Most of the funds come from FEMA; city kicks in $229K
Crescent City doesn't want its firefighters to suffer the same fate as those in Northridge during a 1994 Southern California earthquake.
The Crescent City Council on Monday gave approval to a $916,000 project, funded mostly by FEMA, to make the fire hall at 520 I St. more earthquake-resistant.
When the shaking started in Northridge nearly 20 years ago, firefighters narrowly escaped injury at Fire Station 70, but they were prevented from doing their job because the quake caused the apparatus doors to jam in the closed position.
"They were stuck in the facility," said Associate City Planner Eric Taylor. "They had to break their way out the back door of the building."
A $686,966 Hazard Mitigation Grant from FEMA will cover most of the seismic retrofit project, Taylor said. To qualify for the grant, the city was required to contribute $228,988.
The project will consist of adding a new foundation and new footings to better anchor the structure to the foundation, Taylor said. The building will be re-sheathed in plywood and workers will add a longer-lasting membrane roof.
The seismic retrofit will also include replacing the facility's four bay doors with two bay doors that have a higher clearance and are wider to allow for more maneuverability, Taylor said. A steel frame around the bay doors will also be installed.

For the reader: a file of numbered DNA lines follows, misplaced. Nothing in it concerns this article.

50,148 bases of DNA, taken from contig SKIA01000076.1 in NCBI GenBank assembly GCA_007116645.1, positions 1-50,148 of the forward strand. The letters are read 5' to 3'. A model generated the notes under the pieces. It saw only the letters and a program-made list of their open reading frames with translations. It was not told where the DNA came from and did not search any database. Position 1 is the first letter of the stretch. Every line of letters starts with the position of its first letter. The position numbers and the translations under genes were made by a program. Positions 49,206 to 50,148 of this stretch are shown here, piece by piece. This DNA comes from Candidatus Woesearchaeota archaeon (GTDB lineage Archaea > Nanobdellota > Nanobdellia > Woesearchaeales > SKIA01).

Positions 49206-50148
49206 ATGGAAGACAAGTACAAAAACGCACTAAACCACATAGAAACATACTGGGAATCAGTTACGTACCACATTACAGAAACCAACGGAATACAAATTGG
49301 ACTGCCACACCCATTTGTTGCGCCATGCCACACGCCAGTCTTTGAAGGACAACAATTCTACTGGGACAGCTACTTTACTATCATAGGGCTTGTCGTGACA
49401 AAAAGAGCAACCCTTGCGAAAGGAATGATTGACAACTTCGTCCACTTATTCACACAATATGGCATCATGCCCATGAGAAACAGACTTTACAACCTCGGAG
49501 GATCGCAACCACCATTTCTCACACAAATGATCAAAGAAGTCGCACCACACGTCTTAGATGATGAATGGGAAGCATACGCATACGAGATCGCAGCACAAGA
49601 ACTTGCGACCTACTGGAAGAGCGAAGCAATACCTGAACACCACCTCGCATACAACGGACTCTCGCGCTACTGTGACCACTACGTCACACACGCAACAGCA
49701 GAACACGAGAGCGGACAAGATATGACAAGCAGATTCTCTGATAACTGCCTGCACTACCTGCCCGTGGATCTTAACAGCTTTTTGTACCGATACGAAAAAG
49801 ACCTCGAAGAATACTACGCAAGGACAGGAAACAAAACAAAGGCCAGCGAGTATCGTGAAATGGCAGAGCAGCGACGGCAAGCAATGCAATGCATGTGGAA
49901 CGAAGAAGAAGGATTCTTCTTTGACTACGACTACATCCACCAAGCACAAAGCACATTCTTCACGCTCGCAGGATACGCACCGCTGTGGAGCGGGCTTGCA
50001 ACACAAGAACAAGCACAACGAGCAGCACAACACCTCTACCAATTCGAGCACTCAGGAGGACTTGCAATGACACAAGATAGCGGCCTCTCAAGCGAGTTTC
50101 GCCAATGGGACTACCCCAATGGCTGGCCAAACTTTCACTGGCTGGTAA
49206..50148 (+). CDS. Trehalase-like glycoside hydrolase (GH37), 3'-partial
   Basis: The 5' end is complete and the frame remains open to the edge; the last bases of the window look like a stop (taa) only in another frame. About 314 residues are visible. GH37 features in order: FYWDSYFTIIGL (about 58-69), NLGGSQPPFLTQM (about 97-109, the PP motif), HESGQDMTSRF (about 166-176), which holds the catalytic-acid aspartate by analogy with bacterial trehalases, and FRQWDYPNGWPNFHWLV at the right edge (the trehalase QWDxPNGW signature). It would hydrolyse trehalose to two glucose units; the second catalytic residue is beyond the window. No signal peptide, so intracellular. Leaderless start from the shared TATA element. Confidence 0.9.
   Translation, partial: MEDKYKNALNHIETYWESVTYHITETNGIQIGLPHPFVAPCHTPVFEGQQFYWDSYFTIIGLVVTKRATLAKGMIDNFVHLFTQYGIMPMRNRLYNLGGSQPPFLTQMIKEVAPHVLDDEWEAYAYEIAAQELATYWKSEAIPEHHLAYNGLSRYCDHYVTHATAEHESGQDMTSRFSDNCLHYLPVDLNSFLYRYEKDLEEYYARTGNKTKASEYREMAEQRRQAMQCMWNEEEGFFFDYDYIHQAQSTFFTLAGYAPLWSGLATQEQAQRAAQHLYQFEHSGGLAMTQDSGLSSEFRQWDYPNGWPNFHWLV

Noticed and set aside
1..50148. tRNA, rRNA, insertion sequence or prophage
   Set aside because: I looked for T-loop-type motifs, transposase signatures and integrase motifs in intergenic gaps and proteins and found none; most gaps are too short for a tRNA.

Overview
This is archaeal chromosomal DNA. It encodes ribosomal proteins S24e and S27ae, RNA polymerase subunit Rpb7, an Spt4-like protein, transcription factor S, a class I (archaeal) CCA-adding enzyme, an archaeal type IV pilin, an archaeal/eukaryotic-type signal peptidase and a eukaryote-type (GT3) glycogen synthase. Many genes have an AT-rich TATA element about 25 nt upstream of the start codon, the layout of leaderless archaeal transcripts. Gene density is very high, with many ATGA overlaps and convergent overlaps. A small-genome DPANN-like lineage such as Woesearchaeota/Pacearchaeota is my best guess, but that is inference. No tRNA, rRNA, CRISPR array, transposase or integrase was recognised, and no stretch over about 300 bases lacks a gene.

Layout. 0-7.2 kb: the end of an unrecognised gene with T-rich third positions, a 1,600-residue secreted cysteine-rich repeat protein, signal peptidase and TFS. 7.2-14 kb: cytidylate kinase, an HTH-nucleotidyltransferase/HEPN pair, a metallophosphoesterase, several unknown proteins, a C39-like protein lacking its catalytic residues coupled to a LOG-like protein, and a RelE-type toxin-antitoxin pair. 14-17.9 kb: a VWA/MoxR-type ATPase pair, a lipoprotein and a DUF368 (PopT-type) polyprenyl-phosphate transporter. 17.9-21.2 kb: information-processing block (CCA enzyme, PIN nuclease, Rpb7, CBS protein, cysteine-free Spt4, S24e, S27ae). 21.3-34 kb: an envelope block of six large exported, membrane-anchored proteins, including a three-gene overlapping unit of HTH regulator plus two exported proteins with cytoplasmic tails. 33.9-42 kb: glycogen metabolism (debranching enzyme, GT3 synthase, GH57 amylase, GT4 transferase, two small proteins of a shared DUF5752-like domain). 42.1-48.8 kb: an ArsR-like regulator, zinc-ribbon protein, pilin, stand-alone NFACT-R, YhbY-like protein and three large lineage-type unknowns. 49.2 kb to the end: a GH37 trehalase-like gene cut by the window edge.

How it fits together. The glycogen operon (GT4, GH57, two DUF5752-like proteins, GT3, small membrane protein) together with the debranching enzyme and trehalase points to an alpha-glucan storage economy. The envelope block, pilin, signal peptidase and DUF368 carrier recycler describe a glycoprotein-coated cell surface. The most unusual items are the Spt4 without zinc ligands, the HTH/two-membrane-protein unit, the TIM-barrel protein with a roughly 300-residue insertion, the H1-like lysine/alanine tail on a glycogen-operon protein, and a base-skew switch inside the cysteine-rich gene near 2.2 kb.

"Really the retrofit is just to make the building seismically safe so when we have an earthquake we have some degree of confidence that we'll be able to get the equipment out of the door," said Crescent City Fire Chief Steve Wakefield said. "Basically what they're going to do is tear everything apart and then re-secure the structure by putting in plywood so it won't move."
Built in 1957, the fire hall's walls and roof lack a plywood lateral structure that would prevent the building from collapsing during a quake, Taylor said. There is very little anchoring the building to the foundation. And with almost nothing supporting them, a quake could render the fire hall's bay doors inoperable, he said.
"The biggest problem with the fire hall is that it has a substandard lateral system, which means the shell of the building is only supported by gypsum board, which is an interior kind of sheet rock," Taylor said. "What that means is in a seismic event, once we start to shake you get drift, the building starts to sway. The more drift, the weaker the structure becomes and basically the structure hits critical failure and will most likely collapse."
With the conceptual plans and environmental work nearly finished, Taylor said the next step is to put out a request for proposals for the engineering plans. Once those are finished, the city can seek a project contractor, he said. The city has three years to complete the project.
City Manager Eugene Palazzo said he would bring a project schedule to the Council by the end of the year.
Chief Wakefield said in preparing the conceptual designs for the project, Vanir Construction Management met with the president of the Crescent City Volunteer Firefighters Association, the assistant fire chief, two fire captains and a battalion chief.
The city also plans to apply for Community Development Block Grant funding to remodel the fire hall's second story to make it more accessible to the disabled, Wakefield said. Other desired improvements include having a room where firefighters can sleep, updating the building's electrical system and widening its kitchen, he said.
Wakefield added that once construction starts, the Fire Department's equipment will likely be moved to the fire station on Cooper Street.
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